The $100,000 in funding versus $500,000 resulted from a miscommunication with a colleague in the state House of Representatives who requested the lower amount, Senn said.
Now, with Florence Crittenton expecting to receive less money from the state, there’s a $40,000 shortage, since the organization typically receives $140,000.
O’Donnell said that while any amount of money is needed, the $500,000 would’ve helped the group evolve services outside of the home, such as its rental assistance program.
It also would’ve helped with efforts such as providing transportation vouchers.
“We are the support system for them,” she said, adding “$500,000 would’ve made such a significant impact.”
Those who want to support the nonprofit can do so by going to the organization’s website at florencecrittentonsc.org and clicking “donate.” The group is distributing tickets to its 2021 annual fundraiser in October.
According to Centers for Disease Control and Prevention, the birth rate for mothers ages 15 to 17 was 8.5 per 1,000 women in South Carolina in 2019. In the U.S. overall, it was 6.7.
And though data hasn’t been released yet, O’Donnell said, anecdotally, she’s noticed more unplanned pregnancies throughout the course of the pandemic.
Getting through the pandemic
Many organizations had to briefly shut down when COVID-19 made its debut in South Carolina last year. Florence Crittenton did not.
Saronna Carter is the outreach and admissions coordinator for Florence Crittenton. So she typically is the one who screens the girls as they enter the program.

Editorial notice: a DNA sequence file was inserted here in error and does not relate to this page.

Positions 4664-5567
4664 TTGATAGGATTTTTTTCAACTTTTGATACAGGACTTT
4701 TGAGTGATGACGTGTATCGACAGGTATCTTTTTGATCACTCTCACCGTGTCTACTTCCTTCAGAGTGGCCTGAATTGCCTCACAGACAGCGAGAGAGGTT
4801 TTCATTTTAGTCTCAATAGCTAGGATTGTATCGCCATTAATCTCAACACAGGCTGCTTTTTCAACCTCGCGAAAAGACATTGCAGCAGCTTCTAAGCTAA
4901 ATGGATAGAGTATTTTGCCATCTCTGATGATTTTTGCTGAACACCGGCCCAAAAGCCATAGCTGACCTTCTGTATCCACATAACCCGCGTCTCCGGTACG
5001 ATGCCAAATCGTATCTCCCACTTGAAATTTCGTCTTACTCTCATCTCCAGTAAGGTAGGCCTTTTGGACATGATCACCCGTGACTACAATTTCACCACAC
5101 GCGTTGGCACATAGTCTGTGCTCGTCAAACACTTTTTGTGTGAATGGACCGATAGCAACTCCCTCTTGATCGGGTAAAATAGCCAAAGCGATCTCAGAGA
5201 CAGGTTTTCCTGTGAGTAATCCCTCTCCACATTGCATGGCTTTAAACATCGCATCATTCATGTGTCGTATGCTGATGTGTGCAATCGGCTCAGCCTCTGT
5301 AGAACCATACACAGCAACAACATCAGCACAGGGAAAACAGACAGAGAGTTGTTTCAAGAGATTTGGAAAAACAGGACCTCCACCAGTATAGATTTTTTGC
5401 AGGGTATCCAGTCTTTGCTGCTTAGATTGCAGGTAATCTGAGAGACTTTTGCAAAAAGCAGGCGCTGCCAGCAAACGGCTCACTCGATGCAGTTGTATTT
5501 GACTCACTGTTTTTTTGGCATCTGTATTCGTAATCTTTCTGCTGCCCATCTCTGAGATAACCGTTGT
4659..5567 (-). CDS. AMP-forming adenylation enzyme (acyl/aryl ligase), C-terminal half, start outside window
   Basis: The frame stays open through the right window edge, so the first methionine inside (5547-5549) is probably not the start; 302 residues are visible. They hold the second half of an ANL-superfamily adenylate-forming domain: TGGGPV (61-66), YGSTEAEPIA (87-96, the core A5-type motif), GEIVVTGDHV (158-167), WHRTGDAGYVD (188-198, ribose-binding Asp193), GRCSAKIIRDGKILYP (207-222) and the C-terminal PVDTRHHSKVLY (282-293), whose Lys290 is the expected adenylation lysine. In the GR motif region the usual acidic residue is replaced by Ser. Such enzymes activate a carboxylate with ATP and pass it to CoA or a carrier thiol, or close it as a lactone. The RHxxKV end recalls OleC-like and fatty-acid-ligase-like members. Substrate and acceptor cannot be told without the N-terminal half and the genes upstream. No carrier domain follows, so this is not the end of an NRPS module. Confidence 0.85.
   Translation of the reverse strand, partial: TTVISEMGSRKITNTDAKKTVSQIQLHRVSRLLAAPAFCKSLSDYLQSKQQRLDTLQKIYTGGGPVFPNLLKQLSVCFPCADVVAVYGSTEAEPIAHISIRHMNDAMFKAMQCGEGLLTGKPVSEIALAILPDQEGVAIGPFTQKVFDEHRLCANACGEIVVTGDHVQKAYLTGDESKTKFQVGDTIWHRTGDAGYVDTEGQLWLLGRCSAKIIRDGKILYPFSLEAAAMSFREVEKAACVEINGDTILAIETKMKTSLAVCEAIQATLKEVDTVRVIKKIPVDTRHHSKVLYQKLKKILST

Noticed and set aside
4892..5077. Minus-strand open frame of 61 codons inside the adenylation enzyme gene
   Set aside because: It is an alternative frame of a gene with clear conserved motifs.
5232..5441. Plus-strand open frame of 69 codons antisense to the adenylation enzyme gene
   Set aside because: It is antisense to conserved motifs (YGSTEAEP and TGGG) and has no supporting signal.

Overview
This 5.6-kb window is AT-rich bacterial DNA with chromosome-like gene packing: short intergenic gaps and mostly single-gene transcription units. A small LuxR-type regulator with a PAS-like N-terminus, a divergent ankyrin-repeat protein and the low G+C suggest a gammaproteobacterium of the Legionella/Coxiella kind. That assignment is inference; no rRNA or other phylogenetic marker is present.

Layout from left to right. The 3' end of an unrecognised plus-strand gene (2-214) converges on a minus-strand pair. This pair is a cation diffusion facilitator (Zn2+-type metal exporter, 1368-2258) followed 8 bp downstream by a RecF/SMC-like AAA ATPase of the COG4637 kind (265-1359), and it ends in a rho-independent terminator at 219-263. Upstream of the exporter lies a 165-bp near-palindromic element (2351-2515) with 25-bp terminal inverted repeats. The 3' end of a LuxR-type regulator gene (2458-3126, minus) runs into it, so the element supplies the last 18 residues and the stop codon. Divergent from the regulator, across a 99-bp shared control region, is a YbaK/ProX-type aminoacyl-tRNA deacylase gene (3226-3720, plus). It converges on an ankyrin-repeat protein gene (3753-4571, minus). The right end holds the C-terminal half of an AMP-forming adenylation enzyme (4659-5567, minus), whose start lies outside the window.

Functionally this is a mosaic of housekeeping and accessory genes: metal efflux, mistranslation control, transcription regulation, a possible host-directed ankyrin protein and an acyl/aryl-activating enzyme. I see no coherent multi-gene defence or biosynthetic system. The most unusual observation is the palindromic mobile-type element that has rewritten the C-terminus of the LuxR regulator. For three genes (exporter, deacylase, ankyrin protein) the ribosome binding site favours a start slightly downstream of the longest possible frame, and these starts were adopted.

It’s a job she said she is uniquely suited for since she was once a resident of the home when she was a teenager.
“My heart has always been here at Florence Crittenton,” she said.
Last year when COVID shut many spaces down, Carter said the admissions process had to be a little slower. Girls were tested before they entered the home.
They then had to quarantine for a time and get tested again. To help with social distancing, they organized small outdoor masked “stress walks” for the girls.
They’ve also tried to be even more mindful of the girls’ mental health. This is especially important since many of them are foster children, Carter said.
And more funding means being able to do more for the girls and their road to independence and a sense of normalcy.
“I see a lot of potential in those girls,” Carter said. “And they just really need an opportunity.”
When she entered the home around 23 years ago, she said it was her only option to avoid skipping a year of school.
Her high school couldn’t make accommodations for her. Today, her daughter, 23, is an educator in the state.
“You still have a purpose; you still can succeed,” Carter said.
In the future, organizers want to be able to offer more resources and opportunities for the girls. They also want to expand more services throughout the state since theirs is the only entity in South Carolina doing what they do.
The worst-case scenario, they said, is having to turn away girls due to not having enough funds to support them.